GREENCASTLE -- A local business owner went before the Putnam County Board of Health Thursday to lodge a formal complaint.
Ty Sutherlin told board members he did not know his food permit for Little Dude Ranch, located on U.S. 231, was set to expire Dec. 31, 2009 and needed to be renewed.
"I never received anything in the mail about it expiring and needing renewed," Sutherlin told the board. "Last year was my first full year with the permit."
During a conversation with environmental health specialist Darrell Brackney, Sutherlin was told the permit would cost $100. When Sutherlin arrived the next day to renew the permit, public health coordinator and environmental health specialist Doug Ehmen told him it would be $125 to renew the permit.
"I filled out the application and was then told by Doug there was a $25 late fee," Sutherlin said. "Doug took an abrasive tone and I shouldn't have to put up with it."
Beth Glaze, administrator and registrar with the Putnam County Health Department, told Sutherlin the department was not required to send a notice of renewal and it was up to the permit holder to know when it is due. However, as a courtesy letters are sent out to permit holders and Sutherlin should have received one.
Glaze further noted she sits within a close proximity of Ehmen and did not hear raised voices the day Sutherlin came to the office. She said she thought everything was done according to policy.
Health officer Robert Heavin offered Sutherlin an apology for any confusion and frustration in the situation.
"We will leave the matter with Dr. Heavin," said board chairman Gary Salsman. "(But) it's good to know as a board what is going on."
Glaze promised to get back with Sutherlin in writing and assured him he was in the system to receive a courtesy letter this year.
"I don't know why you didn't receive a letter the first time," she said. "It never came back to us."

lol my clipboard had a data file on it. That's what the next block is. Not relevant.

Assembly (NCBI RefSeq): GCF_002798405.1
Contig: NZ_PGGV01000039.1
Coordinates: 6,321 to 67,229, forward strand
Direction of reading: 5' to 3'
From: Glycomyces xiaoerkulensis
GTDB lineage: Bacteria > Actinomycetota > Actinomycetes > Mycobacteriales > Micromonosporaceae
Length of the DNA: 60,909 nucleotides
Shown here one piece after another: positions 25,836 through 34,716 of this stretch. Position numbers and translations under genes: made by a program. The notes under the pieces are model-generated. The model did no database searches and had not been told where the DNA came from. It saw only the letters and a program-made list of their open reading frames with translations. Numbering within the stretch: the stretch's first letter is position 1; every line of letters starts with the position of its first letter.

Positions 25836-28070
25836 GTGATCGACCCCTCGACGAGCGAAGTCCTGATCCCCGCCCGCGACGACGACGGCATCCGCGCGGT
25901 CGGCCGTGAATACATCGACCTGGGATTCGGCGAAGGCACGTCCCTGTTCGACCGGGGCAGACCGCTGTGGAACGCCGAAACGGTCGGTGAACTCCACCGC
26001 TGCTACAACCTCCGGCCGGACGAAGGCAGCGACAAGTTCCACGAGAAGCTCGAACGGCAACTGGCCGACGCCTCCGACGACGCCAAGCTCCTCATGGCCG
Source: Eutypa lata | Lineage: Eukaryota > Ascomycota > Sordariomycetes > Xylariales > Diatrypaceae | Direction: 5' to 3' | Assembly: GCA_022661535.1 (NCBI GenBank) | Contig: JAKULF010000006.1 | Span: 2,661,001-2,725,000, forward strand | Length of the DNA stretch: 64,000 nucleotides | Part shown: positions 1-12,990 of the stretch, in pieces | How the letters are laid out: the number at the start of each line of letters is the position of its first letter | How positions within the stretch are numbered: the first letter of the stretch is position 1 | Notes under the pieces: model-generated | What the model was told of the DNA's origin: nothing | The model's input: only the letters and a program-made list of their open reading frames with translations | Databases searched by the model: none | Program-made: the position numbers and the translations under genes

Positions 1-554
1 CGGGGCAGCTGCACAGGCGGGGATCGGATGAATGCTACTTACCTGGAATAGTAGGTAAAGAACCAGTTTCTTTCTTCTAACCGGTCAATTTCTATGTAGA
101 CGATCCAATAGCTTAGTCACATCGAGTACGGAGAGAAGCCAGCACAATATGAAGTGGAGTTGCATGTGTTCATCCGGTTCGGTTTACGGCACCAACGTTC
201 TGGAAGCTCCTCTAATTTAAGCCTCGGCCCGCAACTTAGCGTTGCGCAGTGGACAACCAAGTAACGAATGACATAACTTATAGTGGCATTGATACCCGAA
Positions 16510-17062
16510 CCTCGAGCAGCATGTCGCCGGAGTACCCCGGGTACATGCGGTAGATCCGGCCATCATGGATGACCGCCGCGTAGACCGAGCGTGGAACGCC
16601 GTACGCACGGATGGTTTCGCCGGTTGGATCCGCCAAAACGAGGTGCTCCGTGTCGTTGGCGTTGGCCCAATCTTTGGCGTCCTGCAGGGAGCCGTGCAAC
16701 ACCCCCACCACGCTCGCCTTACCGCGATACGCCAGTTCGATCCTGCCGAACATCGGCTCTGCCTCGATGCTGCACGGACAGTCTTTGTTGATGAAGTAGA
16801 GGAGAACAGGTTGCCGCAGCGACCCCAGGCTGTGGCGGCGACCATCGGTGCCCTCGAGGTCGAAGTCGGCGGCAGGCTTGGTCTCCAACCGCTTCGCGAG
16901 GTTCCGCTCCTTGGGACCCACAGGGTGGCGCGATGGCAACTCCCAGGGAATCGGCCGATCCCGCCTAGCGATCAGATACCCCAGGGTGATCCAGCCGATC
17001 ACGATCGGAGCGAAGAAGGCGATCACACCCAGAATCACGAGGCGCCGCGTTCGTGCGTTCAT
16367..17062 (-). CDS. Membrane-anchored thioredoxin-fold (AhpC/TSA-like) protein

Representatives from the Putnam County Health Department were at Thursday's meeting, and presented a number of items, including the findings contained in its 2009 annual report.
Vital records in the report showed there were 201 births in Putnam County with 93 females and 108 males and 235 deaths were recorded in the county with 121 females and 114 males.
Also, out of the 92 counties in the state, Putnam County was ranked No. 11 in health outcomes in a report published by Robert Wood Johnson Foundation. The county is ranked No. 29 in health factors.
Counties receive the two rankings and each represent a weighted summary of a number of measures. Health outcomes represent how healthy a county is while health factors are what influences the health of the county.
The Robert Wood Johnson Foundation and the University of Wisconsin Population Health Institute put together a collection of 50 reports, which reflect the overall health of counties in every state across the country.
For the first time, counties can get a snapshot of how healthy their residents are by comparing their overall health and the factors that influence their health, with other counties in their state.
To see how Putnam County has been ranked in any of the 50 reports, visit www.countyhealthrankings.org/indiana.
In other business, John R. Scamahorn was introduced as a new board member. He will be replacing the late Donald Brattain, who passed away Nov. 14.
Scamahorn is a veterinarian at the Animal Medical Clinic on North Jackson Street.